Real Food at NU panel examines food insecurity


Linnea Narducci/The Daily Northwestern

April Harrington, development director at Growing Home, speaks during Real Food at NU’s panel Tuesday night. The panel, held at Harris Hall, discussed food insecurity as part of this year’s Food Week.

Gabby Grossman, Reporter

The issue of food insecurity not only involves access to food, but also education and making financial and nutritional decisions, panel speakers said Tuesday night.

Panelists spoke to about 30 people at Harris Hall during an event sponsored by Real Food at NU. The panel was held during this year’s Food Week, a week of food-related events to celebrate “real food,” which is any product that is “socially just” and “environmentally sustainable.”

On Monday, the group also celebrated Food Day, a national initiative to promote “real food” and encourage cleaner food policies.

Food insecurity describes a lack of regular access to food and is not limited to people experiencing homelessness or those without a job, said panelist Amy Laboy, senior director of programs at the Greater Chicago Food Depository.

“The face of hunger is not just that,” Laboy said. “The folks who are food insecure are families, dads working two jobs, moms working jobs and having to make really hard decisions about how to use their money.”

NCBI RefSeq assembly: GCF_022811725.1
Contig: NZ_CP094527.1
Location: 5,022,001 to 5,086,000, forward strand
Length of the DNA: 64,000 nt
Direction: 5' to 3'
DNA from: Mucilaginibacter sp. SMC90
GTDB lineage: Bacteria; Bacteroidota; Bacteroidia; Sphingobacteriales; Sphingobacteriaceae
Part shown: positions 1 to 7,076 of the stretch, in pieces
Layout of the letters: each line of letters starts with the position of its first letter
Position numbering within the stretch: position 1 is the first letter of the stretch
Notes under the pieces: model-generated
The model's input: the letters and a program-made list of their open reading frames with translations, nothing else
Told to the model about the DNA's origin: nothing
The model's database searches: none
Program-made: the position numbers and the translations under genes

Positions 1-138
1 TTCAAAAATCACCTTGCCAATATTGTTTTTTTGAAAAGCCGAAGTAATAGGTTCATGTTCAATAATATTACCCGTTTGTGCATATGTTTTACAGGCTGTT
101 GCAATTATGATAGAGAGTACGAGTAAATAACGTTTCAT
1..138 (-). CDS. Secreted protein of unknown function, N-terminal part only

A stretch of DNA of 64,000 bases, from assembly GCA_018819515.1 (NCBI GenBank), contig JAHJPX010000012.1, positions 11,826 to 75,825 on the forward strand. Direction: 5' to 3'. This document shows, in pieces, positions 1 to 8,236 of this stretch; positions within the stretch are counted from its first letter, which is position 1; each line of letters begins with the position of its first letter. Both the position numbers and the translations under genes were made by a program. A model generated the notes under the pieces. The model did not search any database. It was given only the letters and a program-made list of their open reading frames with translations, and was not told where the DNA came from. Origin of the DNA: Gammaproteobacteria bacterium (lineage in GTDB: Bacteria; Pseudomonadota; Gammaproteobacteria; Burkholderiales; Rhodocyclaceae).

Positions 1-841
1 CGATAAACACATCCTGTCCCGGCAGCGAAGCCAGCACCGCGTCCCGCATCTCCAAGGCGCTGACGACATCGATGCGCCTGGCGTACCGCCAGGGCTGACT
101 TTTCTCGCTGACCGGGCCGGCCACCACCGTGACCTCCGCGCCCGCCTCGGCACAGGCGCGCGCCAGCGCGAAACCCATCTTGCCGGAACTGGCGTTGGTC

Laboy said access to food is important, but supporting education and job opportunities is necessary to end hunger.

She also stressed that eating healthy is important. She said people who experience food insecurity often deal with health issues.

People who are food insecure often eat as much as possible when they have food in front of them, as they often do not know when they will eat next, Laboy said.

The intersection between health and food insecurity is clear in Chicago’s Englewood neighborhood, said panelist April Harrington, development director at Growing Home, a nonprofit urban farm in the neighborhood. Harrington said the most accessible meals are either fast food or processed food, and about 60 percent of children age 2 to 18 there are overweight or obese.

But Harrington said education can combat food insecurity. For example, Growing Home sells fresh food straight from its farms, and demand for that has slowly risen, she said.

“Education has been key in increasing that demand for our produce in Englewood,” Harrington said.

She said other aspects of that education include ensuring people know how to prepare produce efficiently to avoid waste, with an end goal of educating people about how to prepare food with as few ingredients as possible.

McCormick senior Kara Rodby, Real Food at NU co-president, said the group chose to focus on food insecurity because of its prevalence in the Chicagoland area.

“(Tonight) was a great way to educate the average student about issues going on around them because it is so local,” Rodby said. “I hope they got a fundamental education not only of what food insecurity is, but the larger issues playing into it.”

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